5. Children are divided into legitimate children, or those born in lawful wedlock; and natural or illegitimate children, who are born bastards. (q.v.) Vide Natural Children. Illegitimate children are incestuous bastards, or those which are not incestuous.
     6. Posthumous children are those who are born after the death of their fathers. Domat, Lois Civ. liv. prel. t. 2, s. 1, Sec. 7 L. 3, Sec. 1, ff de inj. rupt.
     7. In Pennsylvania, the will of their fathers, in, which no provision is made for them, is revoked, as far as regards them, by operation of law. 3 Binn. R. 498. See, as to the law of Virginia on this subject, 3 Munf. 20, and article In ventre sa mere. Vide, generally, 8 Vin. Ab. 318; 8 Com. Dig. 470; Bouv. Inst. Index, h.t.; 2 Kent, Com. 172; 4 Kent, Com. 408, 9; 1 Rop. on Leg. 45 to 76; 1 Supp. to Ves. jr. 442 Id. 158; Natural children.

References in periodicals archive ?
4 MEANINGFUL pLay Early parent-child play allows children to make sense of their world by pointing to things in the environment and expressing what they are.
Most focused on a single stage, for example, how parent and child communicate at the time of receiving a cancer diagnosis (n=8), communication in decision-making related to treatment options (n=1), and parent-child communication at the end of life or death (n=6).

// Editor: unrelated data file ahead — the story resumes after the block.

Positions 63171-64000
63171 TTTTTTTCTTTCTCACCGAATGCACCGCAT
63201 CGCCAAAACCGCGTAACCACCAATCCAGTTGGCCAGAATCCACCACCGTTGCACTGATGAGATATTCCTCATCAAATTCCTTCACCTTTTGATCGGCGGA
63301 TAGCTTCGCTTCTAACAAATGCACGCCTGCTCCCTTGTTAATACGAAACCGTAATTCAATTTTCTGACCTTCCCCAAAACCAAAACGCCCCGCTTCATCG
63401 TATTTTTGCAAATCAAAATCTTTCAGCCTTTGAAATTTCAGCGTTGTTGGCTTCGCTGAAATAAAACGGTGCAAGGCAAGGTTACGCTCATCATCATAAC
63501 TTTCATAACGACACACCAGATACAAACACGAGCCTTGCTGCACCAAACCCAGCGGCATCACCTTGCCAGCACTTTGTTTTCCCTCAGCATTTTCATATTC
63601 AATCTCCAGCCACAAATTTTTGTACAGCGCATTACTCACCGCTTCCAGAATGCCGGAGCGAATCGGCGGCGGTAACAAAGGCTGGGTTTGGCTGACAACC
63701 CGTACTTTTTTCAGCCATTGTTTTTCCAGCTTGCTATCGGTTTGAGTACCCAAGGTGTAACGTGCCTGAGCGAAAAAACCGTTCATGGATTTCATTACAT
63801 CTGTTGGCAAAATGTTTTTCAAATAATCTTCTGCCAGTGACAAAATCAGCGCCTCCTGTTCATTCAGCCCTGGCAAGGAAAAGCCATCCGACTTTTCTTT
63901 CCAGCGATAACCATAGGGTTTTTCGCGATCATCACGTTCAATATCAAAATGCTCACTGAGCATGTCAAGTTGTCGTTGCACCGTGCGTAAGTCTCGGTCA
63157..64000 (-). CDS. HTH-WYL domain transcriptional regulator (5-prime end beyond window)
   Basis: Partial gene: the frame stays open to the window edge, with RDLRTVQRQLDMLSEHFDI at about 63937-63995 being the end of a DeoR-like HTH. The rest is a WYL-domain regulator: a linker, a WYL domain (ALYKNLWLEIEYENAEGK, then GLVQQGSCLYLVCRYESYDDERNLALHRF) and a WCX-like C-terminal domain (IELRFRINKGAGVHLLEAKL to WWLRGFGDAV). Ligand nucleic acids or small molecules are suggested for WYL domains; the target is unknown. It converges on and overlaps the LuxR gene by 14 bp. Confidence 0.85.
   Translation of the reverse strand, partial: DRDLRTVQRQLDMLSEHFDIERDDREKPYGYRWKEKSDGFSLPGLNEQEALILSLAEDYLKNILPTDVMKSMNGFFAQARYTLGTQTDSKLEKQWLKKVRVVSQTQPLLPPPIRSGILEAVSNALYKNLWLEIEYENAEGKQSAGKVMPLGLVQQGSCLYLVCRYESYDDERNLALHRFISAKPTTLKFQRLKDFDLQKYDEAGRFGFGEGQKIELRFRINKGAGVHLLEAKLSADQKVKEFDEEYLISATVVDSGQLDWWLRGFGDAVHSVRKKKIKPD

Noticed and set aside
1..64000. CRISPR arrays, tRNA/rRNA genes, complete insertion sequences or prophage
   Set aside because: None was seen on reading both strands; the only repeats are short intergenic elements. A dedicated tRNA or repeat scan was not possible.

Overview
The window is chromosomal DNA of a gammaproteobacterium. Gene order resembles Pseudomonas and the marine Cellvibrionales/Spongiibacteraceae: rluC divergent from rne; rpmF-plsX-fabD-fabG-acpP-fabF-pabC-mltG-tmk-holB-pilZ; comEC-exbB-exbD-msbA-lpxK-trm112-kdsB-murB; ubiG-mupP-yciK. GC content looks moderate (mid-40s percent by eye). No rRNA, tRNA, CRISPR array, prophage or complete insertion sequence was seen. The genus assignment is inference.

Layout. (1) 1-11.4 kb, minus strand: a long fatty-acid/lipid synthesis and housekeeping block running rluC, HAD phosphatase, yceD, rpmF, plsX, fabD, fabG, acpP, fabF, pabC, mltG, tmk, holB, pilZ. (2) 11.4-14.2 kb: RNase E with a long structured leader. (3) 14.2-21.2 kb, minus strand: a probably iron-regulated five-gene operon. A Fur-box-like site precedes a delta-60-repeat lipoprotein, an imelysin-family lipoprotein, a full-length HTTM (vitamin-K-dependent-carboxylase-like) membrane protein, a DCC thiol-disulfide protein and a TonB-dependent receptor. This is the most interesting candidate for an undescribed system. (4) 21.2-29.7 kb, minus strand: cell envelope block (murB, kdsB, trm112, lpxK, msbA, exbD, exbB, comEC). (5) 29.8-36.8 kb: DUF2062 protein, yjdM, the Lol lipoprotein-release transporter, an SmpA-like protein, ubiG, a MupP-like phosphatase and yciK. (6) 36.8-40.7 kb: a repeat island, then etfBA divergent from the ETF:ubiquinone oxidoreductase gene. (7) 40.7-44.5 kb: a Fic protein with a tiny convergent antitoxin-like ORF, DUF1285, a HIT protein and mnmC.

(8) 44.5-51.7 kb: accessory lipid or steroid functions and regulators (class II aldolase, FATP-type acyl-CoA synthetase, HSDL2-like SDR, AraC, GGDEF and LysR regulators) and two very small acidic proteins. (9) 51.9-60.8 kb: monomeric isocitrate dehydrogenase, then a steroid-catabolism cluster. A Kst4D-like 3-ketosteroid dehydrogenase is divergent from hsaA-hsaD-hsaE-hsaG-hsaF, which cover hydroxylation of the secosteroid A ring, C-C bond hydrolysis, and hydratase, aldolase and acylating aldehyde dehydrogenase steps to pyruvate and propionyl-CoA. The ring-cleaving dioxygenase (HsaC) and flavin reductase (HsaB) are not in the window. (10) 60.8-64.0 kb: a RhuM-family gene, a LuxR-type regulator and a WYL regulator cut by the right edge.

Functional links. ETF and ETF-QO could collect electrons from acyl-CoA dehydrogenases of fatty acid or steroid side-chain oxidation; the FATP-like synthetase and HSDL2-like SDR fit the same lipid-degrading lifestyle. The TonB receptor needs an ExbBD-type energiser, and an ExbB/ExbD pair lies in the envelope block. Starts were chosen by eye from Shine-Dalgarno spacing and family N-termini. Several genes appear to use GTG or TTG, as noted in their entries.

The Parent-child Relationship Scale was adopted to assess the parent-child relationship, [15] including the 3 dimensions of trust, intmacy, and time spent together.
The new Parent-Child Bonding treatments at Four Seasons Hotel Bahrain Bay can be booked online or by calling the hotel.
Many psychologists show their own interest in parent-child relationship study beyond their progressive and developing stage (Amato, 2005).
The quality of parent-child relationships as an important determinant of an array of child and adolescent outcomes such as academic achievement, pregnancy risk, substance use, and various other indicators of child functioning (Maguen & Armistead, 2006).
Cohen, who handled such cases as the conviction of Sheldon Silver, the ex-Speaker of the New York State Assembly, on corruption and money laundering charges, explained that defense attorneys have advocated for the increased use of parent-child privilege.
Each workshop is designed to only have a number of five parent-child couples.
For the children having delay in their speech and language development, Parent-child interaction therapy (PCIT) is widely used by speech and language therapists to improve the interactions between children and their parents/care giver.
Keywords: diabetes, DM1, parent-child agreement, parent involvement, treatment adherence
Second study was conducted on 512 adolescents (255 men and 257 women) falling in age range of 13-19 years to find out internal consistency interscale correlation and sociodemographic effects on parent-child relations.
Workshops titled 'Understanding your Child Leads to a Better Life', launched at the foundation's branches across the country, lay emphasis on improving the quality of the parent-child relationship and changing parent-child interaction patterns.